Stocks inched back into record territory last week thanks to a mix of strong corporate earnings reports and economic data showing a healthy U.S. job market. The Dow Jones Industrial Average (DJINDICES:^DJI) passed 21,000 points while the S&P 500 (SNPINDEX:^GSPC) notched a 7% gain so far for the year.

^DJI Chart

Data by YCharts.

Earnings season rolls on over the coming week, with a few of the most anticipated reports set to be released coming from Walt Disney (NYSE:DIS), NVIDIA (NASDAQ:NVDA), and Whole Foods Market (NASDAQ:WFM). Here are a few trends for investors to watch in the announcements.

Disney's studio business

Disney will announce results for its fiscal second quarter after the market closes on Tuesday. The entertainment giant's stock has been close to new highs despite recent struggles in the core TV media properties and a sharp drop in profits from other segments. Last quarter, after all, earnings fell 7% as an uptick in the parks and resorts business failed to fully offset double-digit drops in the studio and consumer products divisions.

A still from Disney's

Image source: Disney.

CEO Bob Iger and his team are bracing for slightly lower operating results this fiscal year following six straight years of record numbers. That dip is mainly an artifact of the release schedule around the Star Wars franchise, though, since last year's results benefited from soaring box office, home entertainment, and consumer products sales tied to the reboot of the brand. Disney's having another great year in theaters so far (thanks, Beauty and the Beast), but improving on 2016's record outing won't likely happen until after the next installment in the Star Wars franchise hits theaters -- and licensed toys begin selling at retailers -- later in the year.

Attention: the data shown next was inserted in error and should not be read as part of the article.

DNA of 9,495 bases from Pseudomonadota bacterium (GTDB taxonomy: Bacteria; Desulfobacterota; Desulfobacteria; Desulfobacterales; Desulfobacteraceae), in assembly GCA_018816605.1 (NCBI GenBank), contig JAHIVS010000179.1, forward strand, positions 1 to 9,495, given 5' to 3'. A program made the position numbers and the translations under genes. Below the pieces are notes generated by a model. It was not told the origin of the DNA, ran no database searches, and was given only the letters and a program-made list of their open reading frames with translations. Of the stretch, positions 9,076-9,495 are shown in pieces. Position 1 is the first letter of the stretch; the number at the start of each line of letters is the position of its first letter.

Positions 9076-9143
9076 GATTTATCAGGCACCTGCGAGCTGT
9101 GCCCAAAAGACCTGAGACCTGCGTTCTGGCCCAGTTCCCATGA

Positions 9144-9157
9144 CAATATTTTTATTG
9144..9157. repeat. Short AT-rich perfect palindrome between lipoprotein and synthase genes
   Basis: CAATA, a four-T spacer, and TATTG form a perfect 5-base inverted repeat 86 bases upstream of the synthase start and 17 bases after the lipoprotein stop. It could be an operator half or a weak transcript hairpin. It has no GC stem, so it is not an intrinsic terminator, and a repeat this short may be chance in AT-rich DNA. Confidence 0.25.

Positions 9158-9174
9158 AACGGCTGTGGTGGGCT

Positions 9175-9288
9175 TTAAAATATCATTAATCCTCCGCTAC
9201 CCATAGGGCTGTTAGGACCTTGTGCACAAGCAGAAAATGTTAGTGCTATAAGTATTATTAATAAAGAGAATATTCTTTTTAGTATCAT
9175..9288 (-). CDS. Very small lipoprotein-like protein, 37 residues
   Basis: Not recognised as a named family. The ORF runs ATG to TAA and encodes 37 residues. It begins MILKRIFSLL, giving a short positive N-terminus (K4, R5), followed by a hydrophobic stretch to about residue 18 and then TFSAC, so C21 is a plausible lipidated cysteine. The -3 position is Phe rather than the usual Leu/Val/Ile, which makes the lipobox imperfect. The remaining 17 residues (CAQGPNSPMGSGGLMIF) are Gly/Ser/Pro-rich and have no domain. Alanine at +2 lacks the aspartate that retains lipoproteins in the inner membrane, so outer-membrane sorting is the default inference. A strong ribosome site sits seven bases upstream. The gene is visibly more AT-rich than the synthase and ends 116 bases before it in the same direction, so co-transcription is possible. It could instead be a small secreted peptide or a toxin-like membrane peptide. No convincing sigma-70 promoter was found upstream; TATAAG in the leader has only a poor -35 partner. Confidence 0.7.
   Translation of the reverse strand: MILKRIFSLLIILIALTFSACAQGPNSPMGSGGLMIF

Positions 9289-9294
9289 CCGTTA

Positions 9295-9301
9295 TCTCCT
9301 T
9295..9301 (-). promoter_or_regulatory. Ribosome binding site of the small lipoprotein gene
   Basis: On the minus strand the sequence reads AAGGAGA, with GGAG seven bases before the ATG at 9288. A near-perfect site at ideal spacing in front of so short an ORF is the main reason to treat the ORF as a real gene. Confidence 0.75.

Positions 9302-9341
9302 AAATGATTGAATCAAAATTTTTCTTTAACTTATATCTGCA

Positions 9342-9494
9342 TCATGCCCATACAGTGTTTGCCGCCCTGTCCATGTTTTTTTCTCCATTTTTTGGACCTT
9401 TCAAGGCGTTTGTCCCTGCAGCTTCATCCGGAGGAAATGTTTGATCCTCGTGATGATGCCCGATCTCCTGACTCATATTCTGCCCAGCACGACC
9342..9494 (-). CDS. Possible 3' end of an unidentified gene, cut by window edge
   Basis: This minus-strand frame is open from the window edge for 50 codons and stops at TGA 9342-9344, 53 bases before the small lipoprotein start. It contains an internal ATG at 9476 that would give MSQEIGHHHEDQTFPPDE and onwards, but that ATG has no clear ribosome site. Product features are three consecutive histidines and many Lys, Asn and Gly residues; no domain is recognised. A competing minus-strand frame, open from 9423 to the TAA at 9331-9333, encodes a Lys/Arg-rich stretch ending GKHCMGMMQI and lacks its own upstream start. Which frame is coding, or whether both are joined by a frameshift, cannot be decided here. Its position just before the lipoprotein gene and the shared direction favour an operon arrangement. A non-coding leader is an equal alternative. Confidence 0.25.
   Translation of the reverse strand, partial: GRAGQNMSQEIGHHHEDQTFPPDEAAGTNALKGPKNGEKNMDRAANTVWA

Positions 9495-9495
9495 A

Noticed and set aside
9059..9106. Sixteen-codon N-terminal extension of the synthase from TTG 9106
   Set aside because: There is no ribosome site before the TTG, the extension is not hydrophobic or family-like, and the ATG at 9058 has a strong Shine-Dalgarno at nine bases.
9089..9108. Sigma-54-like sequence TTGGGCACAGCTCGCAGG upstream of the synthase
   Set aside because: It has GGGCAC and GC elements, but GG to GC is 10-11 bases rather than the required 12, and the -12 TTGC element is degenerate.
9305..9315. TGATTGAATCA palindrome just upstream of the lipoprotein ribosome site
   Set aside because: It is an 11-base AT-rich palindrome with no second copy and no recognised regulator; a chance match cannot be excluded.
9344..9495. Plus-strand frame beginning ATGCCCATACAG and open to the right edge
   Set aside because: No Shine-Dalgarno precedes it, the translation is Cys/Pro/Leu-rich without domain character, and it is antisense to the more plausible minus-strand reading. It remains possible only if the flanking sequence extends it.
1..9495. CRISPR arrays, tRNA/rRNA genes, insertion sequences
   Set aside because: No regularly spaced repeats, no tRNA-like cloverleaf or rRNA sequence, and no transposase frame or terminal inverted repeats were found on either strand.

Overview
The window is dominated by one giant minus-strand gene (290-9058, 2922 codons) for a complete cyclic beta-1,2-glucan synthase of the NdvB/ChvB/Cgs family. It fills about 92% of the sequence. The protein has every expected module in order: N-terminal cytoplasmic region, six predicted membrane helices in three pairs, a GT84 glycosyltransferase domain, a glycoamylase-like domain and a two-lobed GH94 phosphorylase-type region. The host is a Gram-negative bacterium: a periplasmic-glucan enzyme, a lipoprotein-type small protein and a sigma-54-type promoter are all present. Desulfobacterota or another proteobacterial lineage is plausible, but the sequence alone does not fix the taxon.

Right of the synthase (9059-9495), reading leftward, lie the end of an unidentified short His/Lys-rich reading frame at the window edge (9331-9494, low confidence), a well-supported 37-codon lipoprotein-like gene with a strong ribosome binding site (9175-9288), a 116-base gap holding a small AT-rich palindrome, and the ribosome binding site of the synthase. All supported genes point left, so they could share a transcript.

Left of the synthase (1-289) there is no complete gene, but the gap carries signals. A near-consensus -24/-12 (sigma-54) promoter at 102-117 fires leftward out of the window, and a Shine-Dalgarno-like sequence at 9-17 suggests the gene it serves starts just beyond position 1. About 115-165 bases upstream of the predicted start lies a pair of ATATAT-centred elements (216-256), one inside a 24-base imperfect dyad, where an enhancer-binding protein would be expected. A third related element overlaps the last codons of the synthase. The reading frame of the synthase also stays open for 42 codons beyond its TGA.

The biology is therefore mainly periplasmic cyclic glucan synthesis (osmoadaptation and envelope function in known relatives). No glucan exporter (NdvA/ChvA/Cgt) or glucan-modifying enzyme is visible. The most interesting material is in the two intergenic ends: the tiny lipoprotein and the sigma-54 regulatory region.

NVIDIA's growth targets

NVIDIA shares are trailing the market so far in 2017 but remain up roughly 200% over the past 12 months. The chipmaker has seen sharply accelerating sales growth lately, and its prime position in exciting industries like self-driving automobiles, artificial intelligence, and cloud computing has investors salivating at its long-term opportunities.

The good news for shareholders is that NVIDIA has paired strong sales gains with equally impressive profitability growth. Gross margin, in fact, jumped by over 3 percentage points last quarter to reach 60% of sales.

CEO Jensen Huang and his executive team are targeting about the same profitability level to kick off its 2018 fiscal year as revenue rises to $1.9 billion -- up 46%. Investors will be keeping a close watch on NVIDIA's projected growth path from there, in addition to any spending and pricing plans that might sacrifice short-term profits in exchange for market-share growth. The company reports on Tuesday after market close.

Whole Foods' long-term plans

Whole Foods stock is up big this year, mainly thanks to grumblings from activist shareholders that indicate the grocery chain may end up going private in the near future. Several of the company's biggest shareholders are nudging management in that direction as they look for ways to revitalize the stock following a string of disappointing operating results. Last quarter, for example, comparable-store sales fell 3% due to a sharp decline in customer traffic.

A fresh vegetable display at a Whole Foods store.

Image source: Getty Images.

CEO John Mackey said increasing competition has forced management to look at "refining our growth strategy, refocusing our efforts on best serving our core customers, and moving faster to fully implement category management."

Those goals will likely be easier to achieve away from the relentless pressure of public markets pushing for immediate operating improvements. There's no guarantee that Whole Foods will find a buyer, though, or that the price will represent good value for shareholders who have seen their stock drop sharply since setting an all-time high in early 2014.

This article represents the opinion of the writer, who may disagree with the “official” recommendation position of a Motley Fool premium advisory service. We’re motley! Questioning an investing thesis -- even one of our own -- helps us all think critically about investing and make decisions that help us become smarter, happier, and richer.